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Helmholtz Association of German Research Centres

Country: Germany

Helmholtz Association of German Research Centres

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1,528 Projects, page 1 of 306
  • Funder: EC Project Code: 101111302
    Funder Contribution: 189,687 EUR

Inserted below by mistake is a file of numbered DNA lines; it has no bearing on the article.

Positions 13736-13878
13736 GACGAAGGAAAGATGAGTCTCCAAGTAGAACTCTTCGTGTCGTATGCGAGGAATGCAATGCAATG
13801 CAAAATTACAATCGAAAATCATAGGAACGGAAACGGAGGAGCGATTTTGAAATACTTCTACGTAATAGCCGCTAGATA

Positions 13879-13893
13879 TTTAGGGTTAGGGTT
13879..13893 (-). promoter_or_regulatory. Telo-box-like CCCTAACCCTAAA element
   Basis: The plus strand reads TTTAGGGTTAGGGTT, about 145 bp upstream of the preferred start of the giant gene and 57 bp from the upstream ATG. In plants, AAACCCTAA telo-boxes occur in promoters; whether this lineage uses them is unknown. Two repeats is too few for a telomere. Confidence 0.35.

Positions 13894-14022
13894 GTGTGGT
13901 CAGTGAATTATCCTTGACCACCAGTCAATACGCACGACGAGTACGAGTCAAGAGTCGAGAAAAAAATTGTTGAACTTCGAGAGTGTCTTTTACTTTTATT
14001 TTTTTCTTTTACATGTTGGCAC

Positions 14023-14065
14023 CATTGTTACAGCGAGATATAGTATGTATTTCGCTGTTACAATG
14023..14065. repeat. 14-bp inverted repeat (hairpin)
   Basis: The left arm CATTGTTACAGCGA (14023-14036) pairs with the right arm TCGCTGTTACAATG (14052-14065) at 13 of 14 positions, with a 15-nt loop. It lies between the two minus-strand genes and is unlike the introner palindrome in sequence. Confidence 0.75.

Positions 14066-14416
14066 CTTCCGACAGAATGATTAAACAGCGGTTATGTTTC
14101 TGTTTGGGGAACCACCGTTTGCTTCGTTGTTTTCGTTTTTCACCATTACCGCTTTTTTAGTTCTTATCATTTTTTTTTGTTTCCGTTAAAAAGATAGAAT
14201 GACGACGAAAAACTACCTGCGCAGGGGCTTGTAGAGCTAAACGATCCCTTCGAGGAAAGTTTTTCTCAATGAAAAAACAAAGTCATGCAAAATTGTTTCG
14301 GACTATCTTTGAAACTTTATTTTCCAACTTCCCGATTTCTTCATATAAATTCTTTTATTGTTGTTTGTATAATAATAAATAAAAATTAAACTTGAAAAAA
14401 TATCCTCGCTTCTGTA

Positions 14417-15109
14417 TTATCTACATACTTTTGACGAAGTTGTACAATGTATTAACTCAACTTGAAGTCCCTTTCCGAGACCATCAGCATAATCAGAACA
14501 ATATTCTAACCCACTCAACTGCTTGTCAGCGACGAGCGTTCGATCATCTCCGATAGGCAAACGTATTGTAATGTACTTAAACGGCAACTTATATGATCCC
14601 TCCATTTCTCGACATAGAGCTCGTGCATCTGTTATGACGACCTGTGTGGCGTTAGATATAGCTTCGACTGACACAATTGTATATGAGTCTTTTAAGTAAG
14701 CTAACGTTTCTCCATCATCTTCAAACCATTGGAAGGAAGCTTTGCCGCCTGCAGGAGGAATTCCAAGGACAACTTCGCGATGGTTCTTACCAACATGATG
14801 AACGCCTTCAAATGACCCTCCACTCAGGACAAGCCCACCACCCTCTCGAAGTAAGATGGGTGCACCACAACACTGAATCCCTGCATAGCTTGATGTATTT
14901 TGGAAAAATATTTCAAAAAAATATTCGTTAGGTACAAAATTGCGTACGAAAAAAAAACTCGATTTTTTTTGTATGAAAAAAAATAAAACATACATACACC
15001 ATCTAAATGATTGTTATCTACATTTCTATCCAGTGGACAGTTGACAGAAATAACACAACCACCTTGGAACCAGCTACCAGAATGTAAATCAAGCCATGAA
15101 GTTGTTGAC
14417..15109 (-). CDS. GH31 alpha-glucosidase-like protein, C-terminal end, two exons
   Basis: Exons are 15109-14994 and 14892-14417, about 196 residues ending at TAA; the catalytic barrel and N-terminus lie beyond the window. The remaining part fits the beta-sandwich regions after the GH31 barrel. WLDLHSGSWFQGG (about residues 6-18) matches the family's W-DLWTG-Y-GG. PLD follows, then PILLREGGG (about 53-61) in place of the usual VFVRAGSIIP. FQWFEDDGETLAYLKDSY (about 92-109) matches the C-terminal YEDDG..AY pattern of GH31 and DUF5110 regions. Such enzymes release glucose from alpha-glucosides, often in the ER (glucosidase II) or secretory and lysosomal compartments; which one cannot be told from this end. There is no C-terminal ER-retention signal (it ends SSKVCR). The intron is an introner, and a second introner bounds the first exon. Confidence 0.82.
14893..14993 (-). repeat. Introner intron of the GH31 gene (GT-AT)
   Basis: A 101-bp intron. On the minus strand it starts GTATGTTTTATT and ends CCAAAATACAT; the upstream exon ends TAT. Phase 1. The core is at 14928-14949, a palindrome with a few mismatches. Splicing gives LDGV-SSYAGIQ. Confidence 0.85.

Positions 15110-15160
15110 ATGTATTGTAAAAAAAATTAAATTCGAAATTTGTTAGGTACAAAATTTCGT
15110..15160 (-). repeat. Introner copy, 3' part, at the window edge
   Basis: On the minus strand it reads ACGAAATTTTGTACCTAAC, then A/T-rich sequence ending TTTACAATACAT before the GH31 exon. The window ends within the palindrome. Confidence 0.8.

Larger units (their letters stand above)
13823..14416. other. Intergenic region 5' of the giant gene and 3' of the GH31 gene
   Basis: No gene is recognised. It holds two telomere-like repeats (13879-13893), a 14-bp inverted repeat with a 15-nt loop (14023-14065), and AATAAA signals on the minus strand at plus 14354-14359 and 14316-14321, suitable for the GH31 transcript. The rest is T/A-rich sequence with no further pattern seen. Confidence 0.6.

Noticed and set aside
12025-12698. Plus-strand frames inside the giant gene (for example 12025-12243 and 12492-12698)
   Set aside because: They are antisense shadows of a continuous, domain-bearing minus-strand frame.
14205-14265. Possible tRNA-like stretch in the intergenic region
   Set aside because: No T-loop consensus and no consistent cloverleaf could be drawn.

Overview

Lithium-ion batteries (LIBs) play an important role in our daily life with a variety of applicants. To this day, significant resources have been dedicated to the development of high-performance LIBs, particularly the research necessary to identify the optimum electrolyte materials to solve the safety issue. Up to this point polymer electrolytes are widely investigated for their potential to improve batteries’ safety. Given the relative high ionic conductivity, λ, around 10-3 S/cm, poly-ethylene oxide (PEO) is frequently utilized as the polymer matrix in this scenario. But compared to the commercial liquid electrolyte, the ionic conductivity of polymer electrolyte needs to be improved for at least ten times. It is widely acknowledged that the transportation of Li+ is directly related to the segmental and backbone motions of the polymer indicating to improve the ionic conductivity by structure optimization of polymer. Instead of using the traditional trial and error method, modern innovative studies intend to develop a microscopic picture of the Li–ion transportation process to instruct the polymer optimization but it is difficult with in-house laboratory methods. This project aims at designing a polymer with high ionic conductivity. To achieve this goal, the microscopic view of Li+ transportation in polymer will be elucidated through molecular dynamics (MD) simulation and the polymer dynamics will be clarified with MD simulation and Quasi-elastic Neutron Scattering (QENS).